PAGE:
This forum is about wrong numbers in science, politics and the media. It respects good science and good English.
The 'p-value' idea is used in particle physics, but that doesn't mean that particle physics is particularly similar to epidemiology. An essential aspect of particle physics, and much of physics in general, is that is uses carefully constructed theories to interpret experimental data, and theory is often used to design the experiments in the first place, whereas epidemiology is working completely in the dark trying to find patterns in chaotic experimental data.
One definition of epidemiology given by Wikipedia is: "Epidemiology is the study and analysis of the patterns, causes, and effects of health and disease conditions in defined populations. It is the cornerstone of public health, and shapes policy decisions and evidence-based practice by identifying risk factors for disease and targets for preventive healthcare."
There is some work carried out in physics which looks for patterns in experimental data without having much in the way of a prior theory to explain what is going on, and that might be said to be more similar to epidemiology. There was a journal called "Pattern Recognition in Physics" that covered this line of work:
This journal was started up a few years ago by Copernicus Publications, but under pressure from the scientific establishment Copernicus dropped the journal after less than a year, and I believe it now exists in a privately funded form. The reason the journal was killed off is because a lot of these pattern recognition people tend to be climate change sceptics.
I suppose a famous historical example of the idea of pattern recognition in physics would be Bode's Law (or the Titius-Bode Law) which establishes a pattern in the distances of planets in our solar system from the Sun. There is no accepted theory to explain the pattern and the law doesn't hold for all planets in the solar system.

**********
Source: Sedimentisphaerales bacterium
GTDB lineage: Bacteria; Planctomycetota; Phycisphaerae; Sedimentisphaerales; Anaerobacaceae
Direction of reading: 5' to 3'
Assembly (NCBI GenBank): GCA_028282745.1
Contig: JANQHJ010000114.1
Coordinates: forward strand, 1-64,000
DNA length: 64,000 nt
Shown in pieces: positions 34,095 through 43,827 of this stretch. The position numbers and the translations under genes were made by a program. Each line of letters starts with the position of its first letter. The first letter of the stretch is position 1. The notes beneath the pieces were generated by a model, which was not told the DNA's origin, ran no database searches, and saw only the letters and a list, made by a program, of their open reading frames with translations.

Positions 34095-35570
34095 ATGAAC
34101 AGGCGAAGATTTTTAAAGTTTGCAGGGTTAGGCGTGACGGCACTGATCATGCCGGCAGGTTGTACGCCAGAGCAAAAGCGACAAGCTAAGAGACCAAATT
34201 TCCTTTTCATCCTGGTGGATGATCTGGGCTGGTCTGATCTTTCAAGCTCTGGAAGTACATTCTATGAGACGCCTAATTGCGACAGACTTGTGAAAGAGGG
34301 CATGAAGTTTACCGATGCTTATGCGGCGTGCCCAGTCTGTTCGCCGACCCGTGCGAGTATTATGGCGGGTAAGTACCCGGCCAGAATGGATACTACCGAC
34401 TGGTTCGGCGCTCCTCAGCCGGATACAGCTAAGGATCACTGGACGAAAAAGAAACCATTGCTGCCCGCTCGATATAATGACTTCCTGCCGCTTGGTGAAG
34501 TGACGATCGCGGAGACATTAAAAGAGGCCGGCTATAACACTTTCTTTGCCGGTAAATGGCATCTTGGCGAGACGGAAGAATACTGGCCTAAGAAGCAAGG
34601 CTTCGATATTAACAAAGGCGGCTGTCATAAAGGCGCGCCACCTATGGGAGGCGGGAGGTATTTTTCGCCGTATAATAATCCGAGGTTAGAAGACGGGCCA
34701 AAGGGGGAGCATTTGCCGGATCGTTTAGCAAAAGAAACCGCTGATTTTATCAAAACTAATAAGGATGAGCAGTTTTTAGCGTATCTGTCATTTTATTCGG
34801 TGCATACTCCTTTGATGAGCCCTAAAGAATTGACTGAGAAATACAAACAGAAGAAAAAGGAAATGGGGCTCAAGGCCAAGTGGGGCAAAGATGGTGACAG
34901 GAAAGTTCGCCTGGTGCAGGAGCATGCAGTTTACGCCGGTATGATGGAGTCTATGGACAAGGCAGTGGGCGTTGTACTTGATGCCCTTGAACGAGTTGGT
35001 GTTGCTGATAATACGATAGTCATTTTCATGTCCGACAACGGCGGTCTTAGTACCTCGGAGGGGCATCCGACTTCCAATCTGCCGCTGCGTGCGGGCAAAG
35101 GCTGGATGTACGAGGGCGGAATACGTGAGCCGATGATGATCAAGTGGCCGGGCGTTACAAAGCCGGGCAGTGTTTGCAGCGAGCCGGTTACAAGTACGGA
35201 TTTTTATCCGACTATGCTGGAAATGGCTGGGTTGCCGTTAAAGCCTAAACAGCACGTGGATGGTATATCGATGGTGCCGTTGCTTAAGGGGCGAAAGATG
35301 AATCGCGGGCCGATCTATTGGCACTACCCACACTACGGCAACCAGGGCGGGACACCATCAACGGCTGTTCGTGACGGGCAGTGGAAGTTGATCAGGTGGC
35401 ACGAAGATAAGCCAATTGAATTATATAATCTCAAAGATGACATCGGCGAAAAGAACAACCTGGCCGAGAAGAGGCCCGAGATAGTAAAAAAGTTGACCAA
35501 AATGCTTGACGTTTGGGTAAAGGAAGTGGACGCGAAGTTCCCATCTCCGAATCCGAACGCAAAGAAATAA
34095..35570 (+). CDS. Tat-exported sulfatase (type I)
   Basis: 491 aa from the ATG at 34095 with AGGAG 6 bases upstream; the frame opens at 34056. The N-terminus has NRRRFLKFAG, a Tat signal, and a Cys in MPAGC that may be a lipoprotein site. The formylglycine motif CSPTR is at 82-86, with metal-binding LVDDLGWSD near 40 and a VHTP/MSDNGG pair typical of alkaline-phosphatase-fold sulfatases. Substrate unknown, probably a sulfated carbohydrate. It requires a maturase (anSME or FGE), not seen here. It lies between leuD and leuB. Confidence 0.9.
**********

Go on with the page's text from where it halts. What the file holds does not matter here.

I really shouldn't have said p-hacking. There was just an example in the video of physicist getting caught in a cycle of replication that never replicated.
In this case science finally caught up and said "Wait a sec...."
It did not happen immediately. All I really get from this is a big hesitation in my step for every "discovery".
I start to look like a luddite from time to time.
We have an XBox 360 in our house now ($25). There is a headset that can be had. My addled brain thought, I can put the kids in headsets so the noise doesn't cause me to go bonkers. I start reading the questions and answers on Amazon and find that other people had the same idea (shocking isn't it that parents don't want to hear the noise coming out of a console). The headsets only let through "chat". The sound still comes out of the television. At first, I was a little bit irked at the "stupidity" of microsoft for making such a stupid decision. Then I backed off and realized that the decision probably had solid reasons behind it. Not least of the reasons is that the modern console is not as often a multiplayer (on one console) as it is a multiplayer situation on the net. That changed the nature of the decision.
My own circumstance is not unique, but it is no longer in the majority. If you are playing online with your PS4/XBox360/One/PS3 then you are doing it with the full screen being yours....
There is still a solution to my problem, but it involves mixers and cables.. (this mixer might be as complicated as a Y cable).
There is a sales side and utility side. The sales side tells us what we want to hear. The utility side figures out how to get what we want.
The particle physicists have to be every bit as wary of the vagaries of p-values as the epidemiologists. I should say more wary. The epidemiologists don't see to be wary at all.
I don't know if I actually said anything. I might just be in a simulated world... Musk says there is a very small chance that I am not in a simulated world....